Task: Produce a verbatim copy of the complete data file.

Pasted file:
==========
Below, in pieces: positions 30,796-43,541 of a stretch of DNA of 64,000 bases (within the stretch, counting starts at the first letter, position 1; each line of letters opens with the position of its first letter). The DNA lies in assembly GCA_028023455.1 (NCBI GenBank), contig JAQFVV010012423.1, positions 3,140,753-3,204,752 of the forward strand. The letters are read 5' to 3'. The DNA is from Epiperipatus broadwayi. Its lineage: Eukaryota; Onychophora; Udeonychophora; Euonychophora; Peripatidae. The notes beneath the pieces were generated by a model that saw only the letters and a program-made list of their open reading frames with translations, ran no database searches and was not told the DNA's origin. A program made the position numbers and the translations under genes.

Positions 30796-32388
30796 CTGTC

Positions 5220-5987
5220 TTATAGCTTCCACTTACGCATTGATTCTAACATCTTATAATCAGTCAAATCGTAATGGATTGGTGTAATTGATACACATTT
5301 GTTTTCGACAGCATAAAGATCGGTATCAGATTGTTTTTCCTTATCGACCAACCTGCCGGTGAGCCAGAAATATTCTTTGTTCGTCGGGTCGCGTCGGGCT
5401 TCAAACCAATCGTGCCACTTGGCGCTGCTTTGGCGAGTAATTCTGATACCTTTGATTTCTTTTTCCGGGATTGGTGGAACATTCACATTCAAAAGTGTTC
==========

Below, in pieces: positions 30,796-43,541 of a stretch of DNA of 64,000 bases (within the stretch, counting starts at the first letter, position 1; each line of letters opens with the position of its first letter). The DNA lies in assembly GCA_028023455.1 (NCBI GenBank), contig JAQFVV010012423.1, positions 3,140,753-3,204,752 of the forward strand. The letters are read 5' to 3'. The DNA is from Epiperipatus broadwayi. Its lineage: Eukaryota; Onychophora; Udeonychophora; Euonychophora; Peripatidae. The notes beneath the pieces were generated by a model that saw only the letters and a program-made list of their open reading frames with translations, ran no database searches and was not told the DNA's origin. A program made the position numbers and the translations under genes.

Positions 30796-32388
30796 CTGTC

Positions 5220-5987
5220 TTATAGCTTCCACTTACGCATTGATTCTAACATCTTATAATCAGTCAAATCGTAATGGATTGGTGTAATTGATACACATTT
5301 GTTTTCGACAGCATAAAGATCGGTATCAGATTGTTTTTCCTTATCGACCAACCTGCCGGTGAGCCAGAAATATTCTTTGTTCGTCGGGTCGCGTCGGGCT
5401 TCAAACCAATCGTGCCACTTGGCGCTGCTTTGGCGAGTAATTCTGATACCTTTGATTTCTTTTTCCGGGATTGGTGGAACATTCACATTCAAAAGTGTTC